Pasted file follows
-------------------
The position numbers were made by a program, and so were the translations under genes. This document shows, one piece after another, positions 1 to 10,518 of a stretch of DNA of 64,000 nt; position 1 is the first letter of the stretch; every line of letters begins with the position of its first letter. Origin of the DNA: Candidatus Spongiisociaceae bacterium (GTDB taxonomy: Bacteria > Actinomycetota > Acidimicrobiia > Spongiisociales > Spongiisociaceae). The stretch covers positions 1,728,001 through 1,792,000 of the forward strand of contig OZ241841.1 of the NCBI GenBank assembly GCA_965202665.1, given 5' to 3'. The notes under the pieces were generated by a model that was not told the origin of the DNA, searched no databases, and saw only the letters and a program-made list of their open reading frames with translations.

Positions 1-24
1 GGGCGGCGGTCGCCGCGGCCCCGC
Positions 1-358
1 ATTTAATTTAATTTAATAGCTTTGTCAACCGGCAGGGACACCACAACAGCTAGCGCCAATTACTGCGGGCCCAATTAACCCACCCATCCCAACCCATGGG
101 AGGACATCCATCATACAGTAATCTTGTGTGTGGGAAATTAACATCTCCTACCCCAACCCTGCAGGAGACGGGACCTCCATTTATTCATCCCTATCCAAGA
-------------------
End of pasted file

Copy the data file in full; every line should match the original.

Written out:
The position numbers were made by a program, and so were the translations under genes. This document shows, one piece after another, positions 1 to 10,518 of a stretch of DNA of 64,000 nt; position 1 is the first letter of the stretch; every line of letters begins with the position of its first letter. Origin of the DNA: Candidatus Spongiisociaceae bacterium (GTDB taxonomy: Bacteria > Actinomycetota > Acidimicrobiia > Spongiisociales > Spongiisociaceae). The stretch covers positions 1,728,001 through 1,792,000 of the forward strand of contig OZ241841.1 of the NCBI GenBank assembly GCA_965202665.1, given 5' to 3'. The notes under the pieces were generated by a model that was not told the origin of the DNA, searched no databases, and saw only the letters and a program-made list of their open reading frames with translations.

Positions 1-24
1 GGGCGGCGGTCGCCGCGGCCCCGC
Positions 1-358
1 ATTTAATTTAATTTAATAGCTTTGTCAACCGGCAGGGACACCACAACAGCTAGCGCCAATTACTGCGGGCCCAATTAACCCACCCATCCCAACCCATGGG
101 AGGACATCCATCATACAGTAATCTTGTGTGTGGGAAATTAACATCTCCTACCCCAACCCTGCAGGAGACGGGACCTCCATTTATTCATCCCTATCCAAGA